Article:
Tenant units and facilitiesEdit

The SSC hosts several tenant units and facilities at its Natick installation:

Soldier LethalityEdit

Soldier Lethality is a priority of the U.S. Army Futures Command (AFC). The aim is to modernize the capabilities of the individual soldier.[2] The Soldier Lethality Cross-functional team (CFT) operates within constraints of requirements, acquisition, science and technology, test, resourcing, costing, and sustainment. PEO Soldier (the acquisition branch) coordinates with this Cross-functional team.

Products and systemsEdit

Natick Labs has developed or is developing the following items or systems:

See alsoEdit


  1. ^ "Brig. Gen. William E. Cole". Archived from the original on 21 April 2016. Retrieved 27 April 2018.
  2. ^ For example, in reconnaissance: David Vergun ARMY NEWS SERVICE (MAY 29, 2018) Small, Birdlike UAS to Provide Eyes in the Sky for Soldiers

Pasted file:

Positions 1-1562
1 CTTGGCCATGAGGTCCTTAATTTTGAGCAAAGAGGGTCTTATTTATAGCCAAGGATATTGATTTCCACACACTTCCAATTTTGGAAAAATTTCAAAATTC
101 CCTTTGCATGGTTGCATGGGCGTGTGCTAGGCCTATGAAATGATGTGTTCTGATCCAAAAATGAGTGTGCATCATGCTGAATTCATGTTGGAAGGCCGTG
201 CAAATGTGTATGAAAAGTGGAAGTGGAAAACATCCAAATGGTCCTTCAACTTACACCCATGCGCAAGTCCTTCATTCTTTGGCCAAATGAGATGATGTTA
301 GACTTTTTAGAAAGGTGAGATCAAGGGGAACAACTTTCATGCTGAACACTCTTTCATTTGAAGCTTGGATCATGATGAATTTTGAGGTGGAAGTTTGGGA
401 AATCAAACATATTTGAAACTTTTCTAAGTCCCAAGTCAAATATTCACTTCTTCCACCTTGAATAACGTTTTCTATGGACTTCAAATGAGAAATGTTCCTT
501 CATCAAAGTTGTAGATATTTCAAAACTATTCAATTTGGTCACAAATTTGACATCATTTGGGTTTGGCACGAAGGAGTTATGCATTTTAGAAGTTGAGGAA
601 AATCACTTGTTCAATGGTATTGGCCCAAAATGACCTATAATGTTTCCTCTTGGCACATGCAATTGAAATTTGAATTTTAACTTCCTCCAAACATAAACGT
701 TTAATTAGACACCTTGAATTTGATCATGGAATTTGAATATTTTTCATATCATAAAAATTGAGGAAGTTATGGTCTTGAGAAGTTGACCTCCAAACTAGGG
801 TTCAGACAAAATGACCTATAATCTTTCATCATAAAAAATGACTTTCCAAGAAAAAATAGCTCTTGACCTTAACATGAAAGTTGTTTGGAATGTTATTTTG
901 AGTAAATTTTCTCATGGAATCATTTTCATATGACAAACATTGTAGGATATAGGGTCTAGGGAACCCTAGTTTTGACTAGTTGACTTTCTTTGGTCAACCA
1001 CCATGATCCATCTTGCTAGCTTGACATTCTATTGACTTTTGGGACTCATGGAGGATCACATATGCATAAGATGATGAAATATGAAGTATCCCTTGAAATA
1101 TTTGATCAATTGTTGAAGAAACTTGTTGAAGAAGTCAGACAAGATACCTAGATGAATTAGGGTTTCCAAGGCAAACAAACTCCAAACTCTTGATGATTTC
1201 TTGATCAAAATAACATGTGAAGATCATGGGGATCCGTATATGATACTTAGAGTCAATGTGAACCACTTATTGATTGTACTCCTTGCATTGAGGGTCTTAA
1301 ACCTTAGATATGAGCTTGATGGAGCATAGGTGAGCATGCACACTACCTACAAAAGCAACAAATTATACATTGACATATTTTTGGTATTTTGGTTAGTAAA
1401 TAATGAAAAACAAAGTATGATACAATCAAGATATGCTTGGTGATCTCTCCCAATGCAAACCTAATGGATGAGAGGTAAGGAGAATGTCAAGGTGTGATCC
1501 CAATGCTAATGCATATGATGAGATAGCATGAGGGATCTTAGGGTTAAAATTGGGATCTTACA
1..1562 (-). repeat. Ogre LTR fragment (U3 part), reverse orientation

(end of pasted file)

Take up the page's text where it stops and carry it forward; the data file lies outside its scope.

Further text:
3. ^ a b c Roy Rivenburg (Aug 25, 2002). "The Army's Mad Lab". Los Angeles Times. Archived from the original on 2010-12-06.
  4. ^ "Technology transfer highlights through the years at the Natick Soldier Center". United States Army Soldier Systems Center. Archived from the original on 2009-09-19. Retrieved 2009-09-08.
  • Earls, Alan R., (2005) U.S. Army Natick Laboratories: The Science Behind the Soldier (Series: Images of America), Arcadia Publishing.

This article contains information that originally came from US Government publications and websites and is in the public domain.

External linksEdit